Global Economies have Stalled, Now where do Investors go with their Money?
Global growth is weak, and will be eroded further by Brexit, Crude Oil prices are low, and falling, the he world has excess capacity and a wage-depressing labor surplus, corporate profits are shaky, and deflation is laying bare the impotence of central banks.
So, where would investors logically expect financial markets to be going, given that economic, financial and political environment?
One would expect to see increased demand for safe-haven US Treasuries, a soaring USD, falling commodity prices, and increasing investor aversion to junk bonds, emerging market debt and equities and other low-quality securities. But that is not the case.
The 10-year US Treasury yield has been flat for months, as has the USD Vs EUR.
Commodity prices in general and Crude Oil in particular have risen this year. Money has poured into emerging market bonds as well as junk bonds, depressing their yields.
The Big Q: How can current equities prices be justified in the face of the fundamental picture?
The Big A: Well, maybe they cannot.
The most likely outcome to my mind is a major market correction to bring prices back into line with economic fundamentals. Distortions such as negative interest rates and slow economic growth in the face of super-aggressive monetary policies in many countries suggest that things are way out of alignment, and that the resolution may be a very painful process, and a big shock for many market participants.
Nevertheless, there may be some forces at work that might help explain current market conditions even if they don’t justify valuations, which in turn could lessen the blow of an abrupt reversal.
U.S. stocks may still be cheap despite historically high price/earnings ratios. Looking at dividend yields on the S&P 500 index against those available on 10-year government debt, equities remain attractive:
If the dividend yields dropped to match the US Treasury yield, the price/earnings ratio of the S&P would be closer to 63 than its current level of about 20. Following this logic, stocks are arguably undervalued by more than 60%.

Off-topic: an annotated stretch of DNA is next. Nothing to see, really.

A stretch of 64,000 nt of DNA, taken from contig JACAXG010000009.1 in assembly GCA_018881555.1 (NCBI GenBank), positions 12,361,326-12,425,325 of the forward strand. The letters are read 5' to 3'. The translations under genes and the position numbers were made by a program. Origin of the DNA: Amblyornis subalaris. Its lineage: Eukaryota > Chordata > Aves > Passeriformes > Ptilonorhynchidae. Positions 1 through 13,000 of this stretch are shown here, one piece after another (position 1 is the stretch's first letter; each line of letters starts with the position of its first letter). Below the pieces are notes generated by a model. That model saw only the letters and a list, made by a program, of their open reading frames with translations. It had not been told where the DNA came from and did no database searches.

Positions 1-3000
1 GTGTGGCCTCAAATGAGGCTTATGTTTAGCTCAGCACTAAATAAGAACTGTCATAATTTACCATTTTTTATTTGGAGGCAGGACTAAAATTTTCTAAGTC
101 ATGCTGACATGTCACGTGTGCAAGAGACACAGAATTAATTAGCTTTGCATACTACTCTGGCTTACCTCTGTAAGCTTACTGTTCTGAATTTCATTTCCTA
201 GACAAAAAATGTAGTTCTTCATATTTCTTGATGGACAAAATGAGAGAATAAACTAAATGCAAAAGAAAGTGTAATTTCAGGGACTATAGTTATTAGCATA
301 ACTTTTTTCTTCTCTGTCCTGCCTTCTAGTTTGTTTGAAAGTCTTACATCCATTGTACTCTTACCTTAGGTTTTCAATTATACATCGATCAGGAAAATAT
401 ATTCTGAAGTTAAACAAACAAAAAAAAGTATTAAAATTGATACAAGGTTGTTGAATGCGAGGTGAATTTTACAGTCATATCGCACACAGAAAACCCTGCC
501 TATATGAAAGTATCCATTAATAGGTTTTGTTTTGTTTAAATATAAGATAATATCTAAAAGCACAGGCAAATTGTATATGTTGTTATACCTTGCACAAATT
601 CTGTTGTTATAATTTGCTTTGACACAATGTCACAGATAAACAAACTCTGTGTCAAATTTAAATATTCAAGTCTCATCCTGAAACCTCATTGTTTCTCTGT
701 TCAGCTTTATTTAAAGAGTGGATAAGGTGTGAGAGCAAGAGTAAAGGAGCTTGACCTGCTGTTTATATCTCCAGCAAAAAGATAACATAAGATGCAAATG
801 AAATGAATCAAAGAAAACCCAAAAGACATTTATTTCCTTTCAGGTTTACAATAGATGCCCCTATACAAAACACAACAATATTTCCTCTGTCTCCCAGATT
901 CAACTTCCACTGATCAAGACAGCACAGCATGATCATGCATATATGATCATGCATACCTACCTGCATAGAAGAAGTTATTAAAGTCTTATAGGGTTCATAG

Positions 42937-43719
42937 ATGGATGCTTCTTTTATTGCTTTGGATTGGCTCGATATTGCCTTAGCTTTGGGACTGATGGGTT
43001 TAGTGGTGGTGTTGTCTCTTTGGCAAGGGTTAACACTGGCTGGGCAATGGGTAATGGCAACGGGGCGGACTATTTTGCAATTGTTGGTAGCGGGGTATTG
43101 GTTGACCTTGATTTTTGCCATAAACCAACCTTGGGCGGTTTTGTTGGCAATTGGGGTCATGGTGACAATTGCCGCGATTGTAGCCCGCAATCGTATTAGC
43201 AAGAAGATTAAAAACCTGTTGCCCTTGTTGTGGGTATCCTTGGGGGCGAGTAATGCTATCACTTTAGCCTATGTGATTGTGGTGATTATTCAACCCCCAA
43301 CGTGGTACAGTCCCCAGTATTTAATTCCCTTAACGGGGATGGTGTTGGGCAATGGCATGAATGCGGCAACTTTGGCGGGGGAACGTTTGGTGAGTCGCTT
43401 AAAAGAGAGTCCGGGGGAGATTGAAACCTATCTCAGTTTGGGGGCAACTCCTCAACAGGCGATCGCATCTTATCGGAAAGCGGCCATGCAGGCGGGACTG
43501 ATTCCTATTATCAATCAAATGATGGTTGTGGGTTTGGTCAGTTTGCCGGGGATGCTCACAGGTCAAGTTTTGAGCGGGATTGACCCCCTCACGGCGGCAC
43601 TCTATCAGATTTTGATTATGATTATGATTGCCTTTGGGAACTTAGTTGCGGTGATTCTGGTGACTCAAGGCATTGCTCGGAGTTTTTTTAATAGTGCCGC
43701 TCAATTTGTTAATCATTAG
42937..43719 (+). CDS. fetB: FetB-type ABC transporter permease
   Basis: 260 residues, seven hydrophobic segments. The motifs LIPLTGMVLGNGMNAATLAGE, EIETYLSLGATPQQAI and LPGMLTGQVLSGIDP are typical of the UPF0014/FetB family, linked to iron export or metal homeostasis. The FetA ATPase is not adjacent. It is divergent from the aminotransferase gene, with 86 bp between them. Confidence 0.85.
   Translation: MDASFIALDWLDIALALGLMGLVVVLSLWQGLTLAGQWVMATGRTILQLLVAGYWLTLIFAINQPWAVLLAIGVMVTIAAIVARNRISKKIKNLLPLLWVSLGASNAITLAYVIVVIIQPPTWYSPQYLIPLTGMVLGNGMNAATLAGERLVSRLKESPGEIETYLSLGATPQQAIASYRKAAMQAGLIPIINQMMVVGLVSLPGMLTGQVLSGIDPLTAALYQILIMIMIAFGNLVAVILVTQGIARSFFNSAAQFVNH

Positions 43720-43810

Then there is the prospect of a fiscal stimulus (QE) program to revive growth. With even central bankers tacitly admitting that monetary policy has failed to generate meaningful economic growth, the pressure on politicians to do their bit will grow, in the Eurozone as well as the US
Once a new US President has been inaugurated, infrastructure spending might be a feasible middle ground for both political parties.
The US needs major refurbishing and expansion of roads, bridges, public transportation and other infrastructure. The most recent Global Competitiveness Ranking from the World Economic Forum rates the US 3rd overall in competitiveness but 13th for infrastructure quality as a whole, 14th for roads, 15th for railroads and 16th for electricity supply system.
It’s estimated that aging roads and bridges are costing an extra $377 annually per American driver. Infrastructure spending would not only create jobs and economic activity but also enhance lagging productivity.
The National Association of Manufacturers calls for major infrastructure spending of $100-B per year for each of the next 3 years. It noted that outlays grew 2.2% per year between Y’s 1956 and 2003, but fell 1.2% annually from Y’s 2003 through 2012. Total spending for roads and streets fell 19% between Y’s 2003 and 2012.
Even if the political climate improves after the election, and the spending taps are turned on in the U.S., investors may still be too relaxed about the outlook. The VIX index, a measure of expected future stock market volatility, remains at historically low levels. The S&P 500 index is up about 6.2 percent this year.
But Europe offers an example of what might happen if things reverse. The region’s benchmark Stoxx 600 index is down more than 5% this year, erasing almost all of Y 2015’s gains. In this environment, investors should hold universally large cash positions until there’s a clearer picture of what comes next.
Cash is an asset, there will always be a trade.
By A. Gary Shilling
Paul Ebeling, Editor
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